Buffy recovers quickly and Willow leads them to Xander's car to go after Warren, who she can sense leaving town. Willow uses magic to make the car go faster, and Xander reminds her that she promised not to use magic anymore. Willow responds that Buffy would be dead by now if she didn't, and I guess you can't really argue with that.

Warren is on a bus in the desert outside of town (this seems to be the same place their RV was attacked by knights on horseback a season ago), and Willow stops it in front of her. Warren seems pretty terrified when she catches up to him, but to her surprise (and mine as well), he turns out to be one of his robots, "magicked" to give off Warren's aura.

Buffy and Xander see that she's only more angry now, and at last, she tells them about the bullet hitting Tara. Even so, Buffy and Xander tell her not to kill Warren, that there's another solution to the situation. But Willow is pretty driven and goes off to do the deed alone.*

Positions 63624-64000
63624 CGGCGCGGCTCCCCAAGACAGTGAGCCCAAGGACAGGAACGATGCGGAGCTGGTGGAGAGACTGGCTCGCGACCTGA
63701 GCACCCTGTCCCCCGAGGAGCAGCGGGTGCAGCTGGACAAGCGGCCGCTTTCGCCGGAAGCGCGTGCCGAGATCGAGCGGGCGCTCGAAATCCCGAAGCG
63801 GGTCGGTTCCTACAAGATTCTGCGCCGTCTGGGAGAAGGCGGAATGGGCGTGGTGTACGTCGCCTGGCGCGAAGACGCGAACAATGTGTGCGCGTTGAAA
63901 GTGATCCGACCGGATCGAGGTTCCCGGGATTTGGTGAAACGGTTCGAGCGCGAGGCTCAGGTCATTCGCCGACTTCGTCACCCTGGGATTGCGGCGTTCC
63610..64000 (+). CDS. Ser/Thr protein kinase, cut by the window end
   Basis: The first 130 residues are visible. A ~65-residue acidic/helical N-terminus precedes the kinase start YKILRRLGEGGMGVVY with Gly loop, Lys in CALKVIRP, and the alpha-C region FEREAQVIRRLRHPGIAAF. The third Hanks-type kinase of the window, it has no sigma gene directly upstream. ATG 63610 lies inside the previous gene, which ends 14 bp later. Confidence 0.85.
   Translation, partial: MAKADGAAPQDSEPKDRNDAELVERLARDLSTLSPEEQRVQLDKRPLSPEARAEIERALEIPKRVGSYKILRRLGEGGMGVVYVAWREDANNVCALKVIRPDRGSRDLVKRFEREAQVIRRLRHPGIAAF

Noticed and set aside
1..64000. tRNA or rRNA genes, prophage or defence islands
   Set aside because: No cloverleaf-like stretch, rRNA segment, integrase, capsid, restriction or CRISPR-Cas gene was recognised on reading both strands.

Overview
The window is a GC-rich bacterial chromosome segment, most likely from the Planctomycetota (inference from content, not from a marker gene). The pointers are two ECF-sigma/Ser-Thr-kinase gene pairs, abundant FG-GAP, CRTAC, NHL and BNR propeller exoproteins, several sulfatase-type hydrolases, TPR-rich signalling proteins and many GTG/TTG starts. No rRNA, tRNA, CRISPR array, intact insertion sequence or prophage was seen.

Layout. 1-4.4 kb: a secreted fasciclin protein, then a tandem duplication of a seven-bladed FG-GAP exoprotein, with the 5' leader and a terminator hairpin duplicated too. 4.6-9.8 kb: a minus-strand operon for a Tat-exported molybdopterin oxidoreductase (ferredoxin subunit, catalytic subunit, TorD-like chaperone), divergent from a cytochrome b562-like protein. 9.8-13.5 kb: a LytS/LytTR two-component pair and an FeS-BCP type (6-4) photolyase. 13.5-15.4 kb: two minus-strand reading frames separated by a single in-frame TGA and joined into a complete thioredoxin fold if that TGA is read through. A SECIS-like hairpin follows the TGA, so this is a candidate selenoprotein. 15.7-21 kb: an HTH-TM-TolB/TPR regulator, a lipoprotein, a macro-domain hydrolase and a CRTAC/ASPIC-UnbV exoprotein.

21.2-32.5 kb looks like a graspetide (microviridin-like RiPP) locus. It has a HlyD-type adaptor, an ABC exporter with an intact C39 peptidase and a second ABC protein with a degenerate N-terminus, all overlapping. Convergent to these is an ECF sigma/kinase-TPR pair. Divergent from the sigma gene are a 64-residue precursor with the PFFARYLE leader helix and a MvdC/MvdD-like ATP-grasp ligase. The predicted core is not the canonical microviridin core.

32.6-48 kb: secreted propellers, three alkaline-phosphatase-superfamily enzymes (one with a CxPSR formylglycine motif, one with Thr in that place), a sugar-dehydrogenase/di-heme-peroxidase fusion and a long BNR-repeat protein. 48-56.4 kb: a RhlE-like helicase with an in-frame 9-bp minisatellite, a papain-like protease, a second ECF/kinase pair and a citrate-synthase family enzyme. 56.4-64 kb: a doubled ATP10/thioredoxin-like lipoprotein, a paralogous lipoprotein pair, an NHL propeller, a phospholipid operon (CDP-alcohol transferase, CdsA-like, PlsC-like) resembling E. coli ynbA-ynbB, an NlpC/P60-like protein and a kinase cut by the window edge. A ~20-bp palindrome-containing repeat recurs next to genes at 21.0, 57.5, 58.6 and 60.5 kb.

Buffy and Xander plead with her not to kill Warren, because it's wrong and it will take her to a dark place from which she might never return. But Willow doesn't want to listen and shoves them away as she departs.

They go back to Buffy's house, where Dawn is still alone with Tara's body. I was going to say something about a fifteen year old not having the wherewithall to call 911, but I'll just let it go. Tara was way cool, and I'd mourn her too.

They call for an ambulance, or maybe just a coroner, and Tara's body is taken away. Then it's Buffy, Xander, and Dawn on the couch (IS it the same couch?), talking about what they should do about Willow. But Dawn thinks she should kill Warren, that he deserves to die, and she'd do it herself if she could. And gosh, it's pretty hard to argue with her logic. But maybe that's just me.